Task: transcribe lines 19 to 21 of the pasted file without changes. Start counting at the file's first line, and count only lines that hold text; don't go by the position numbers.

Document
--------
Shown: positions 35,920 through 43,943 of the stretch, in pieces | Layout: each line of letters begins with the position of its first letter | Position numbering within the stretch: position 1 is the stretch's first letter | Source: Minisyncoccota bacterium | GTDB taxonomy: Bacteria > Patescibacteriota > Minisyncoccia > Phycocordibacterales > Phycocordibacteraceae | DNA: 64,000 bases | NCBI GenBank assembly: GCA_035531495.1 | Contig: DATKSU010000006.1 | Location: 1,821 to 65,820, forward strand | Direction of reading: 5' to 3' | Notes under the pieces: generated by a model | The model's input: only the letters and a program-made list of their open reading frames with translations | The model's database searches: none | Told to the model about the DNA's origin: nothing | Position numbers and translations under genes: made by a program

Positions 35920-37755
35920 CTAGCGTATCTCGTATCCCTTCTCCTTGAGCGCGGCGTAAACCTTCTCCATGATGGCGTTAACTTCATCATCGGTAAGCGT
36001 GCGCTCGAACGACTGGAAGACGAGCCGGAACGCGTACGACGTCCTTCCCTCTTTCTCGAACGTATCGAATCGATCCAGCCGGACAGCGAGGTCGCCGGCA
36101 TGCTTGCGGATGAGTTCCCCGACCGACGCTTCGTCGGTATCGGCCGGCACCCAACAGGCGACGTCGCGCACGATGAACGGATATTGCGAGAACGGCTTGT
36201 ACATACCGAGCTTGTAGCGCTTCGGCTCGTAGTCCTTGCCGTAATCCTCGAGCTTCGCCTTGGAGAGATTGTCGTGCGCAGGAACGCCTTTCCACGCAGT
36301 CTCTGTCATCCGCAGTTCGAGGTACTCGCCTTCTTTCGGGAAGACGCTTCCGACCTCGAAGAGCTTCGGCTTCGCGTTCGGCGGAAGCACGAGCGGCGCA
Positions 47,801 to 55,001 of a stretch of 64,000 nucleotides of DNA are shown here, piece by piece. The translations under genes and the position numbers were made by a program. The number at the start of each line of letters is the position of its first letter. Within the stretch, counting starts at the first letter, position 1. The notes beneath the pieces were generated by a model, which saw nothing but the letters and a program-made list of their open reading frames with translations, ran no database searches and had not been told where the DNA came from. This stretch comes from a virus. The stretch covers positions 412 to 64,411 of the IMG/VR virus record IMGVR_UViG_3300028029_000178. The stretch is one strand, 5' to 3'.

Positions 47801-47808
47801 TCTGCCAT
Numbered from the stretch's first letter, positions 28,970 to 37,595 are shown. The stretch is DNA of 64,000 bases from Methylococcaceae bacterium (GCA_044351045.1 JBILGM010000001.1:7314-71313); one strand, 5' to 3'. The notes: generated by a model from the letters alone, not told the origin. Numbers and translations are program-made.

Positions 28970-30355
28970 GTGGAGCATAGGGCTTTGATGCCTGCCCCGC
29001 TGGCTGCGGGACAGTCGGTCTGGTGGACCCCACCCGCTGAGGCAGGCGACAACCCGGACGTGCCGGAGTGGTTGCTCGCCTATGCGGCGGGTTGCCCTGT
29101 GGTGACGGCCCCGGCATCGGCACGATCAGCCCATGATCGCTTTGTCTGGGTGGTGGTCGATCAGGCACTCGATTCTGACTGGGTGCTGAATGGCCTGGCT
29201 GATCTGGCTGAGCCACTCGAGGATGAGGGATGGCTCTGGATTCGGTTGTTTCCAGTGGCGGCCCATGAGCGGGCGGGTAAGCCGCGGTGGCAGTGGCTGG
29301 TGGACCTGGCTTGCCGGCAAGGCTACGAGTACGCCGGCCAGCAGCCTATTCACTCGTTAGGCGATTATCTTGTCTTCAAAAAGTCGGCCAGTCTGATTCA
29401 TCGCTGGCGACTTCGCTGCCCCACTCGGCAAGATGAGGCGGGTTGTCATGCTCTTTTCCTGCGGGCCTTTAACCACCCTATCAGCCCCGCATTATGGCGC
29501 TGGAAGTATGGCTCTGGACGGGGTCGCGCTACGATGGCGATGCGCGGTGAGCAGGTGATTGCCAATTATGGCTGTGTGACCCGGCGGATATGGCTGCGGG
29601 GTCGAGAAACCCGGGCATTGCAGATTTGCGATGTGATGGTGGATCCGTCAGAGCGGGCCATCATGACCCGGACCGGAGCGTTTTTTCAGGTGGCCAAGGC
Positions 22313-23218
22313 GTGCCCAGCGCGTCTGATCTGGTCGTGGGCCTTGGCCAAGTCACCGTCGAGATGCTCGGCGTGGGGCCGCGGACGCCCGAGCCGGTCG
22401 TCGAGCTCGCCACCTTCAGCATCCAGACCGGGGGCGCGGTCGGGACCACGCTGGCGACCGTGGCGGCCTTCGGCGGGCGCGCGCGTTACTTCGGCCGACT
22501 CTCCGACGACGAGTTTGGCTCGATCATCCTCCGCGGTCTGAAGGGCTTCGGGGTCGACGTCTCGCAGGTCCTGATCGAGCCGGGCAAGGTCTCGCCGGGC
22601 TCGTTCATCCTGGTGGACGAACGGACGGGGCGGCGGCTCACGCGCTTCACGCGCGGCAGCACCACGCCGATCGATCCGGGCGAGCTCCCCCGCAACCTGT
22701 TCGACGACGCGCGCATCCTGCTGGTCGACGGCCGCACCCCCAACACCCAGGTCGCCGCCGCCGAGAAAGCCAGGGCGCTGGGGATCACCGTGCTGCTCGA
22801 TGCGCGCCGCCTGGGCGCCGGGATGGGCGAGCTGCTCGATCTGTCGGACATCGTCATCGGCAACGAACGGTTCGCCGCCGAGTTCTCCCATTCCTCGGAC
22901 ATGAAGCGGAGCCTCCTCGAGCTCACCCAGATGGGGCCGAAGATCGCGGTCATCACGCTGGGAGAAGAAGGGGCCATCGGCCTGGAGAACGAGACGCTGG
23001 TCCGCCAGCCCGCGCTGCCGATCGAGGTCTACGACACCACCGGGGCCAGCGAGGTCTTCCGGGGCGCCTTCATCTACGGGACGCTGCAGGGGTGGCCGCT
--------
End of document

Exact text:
29501 TGGAAGTATGGCTCTGGACGGGGTCGCGCTACGATGGCGATGCGCGGTGAGCAGGTGATTGCCAATTATGGCTGTGTGACCCGGCGGATATGGCTGCGGG
29601 GTCGAGAAACCCGGGCATTGCAGATTTGCGATGTGATGGTGGATCCGTCAGAGCGGGCCATCATGACCCGGACCGGAGCGTTTTTTCAGGTGGCCAAGGC
Positions 22313-23218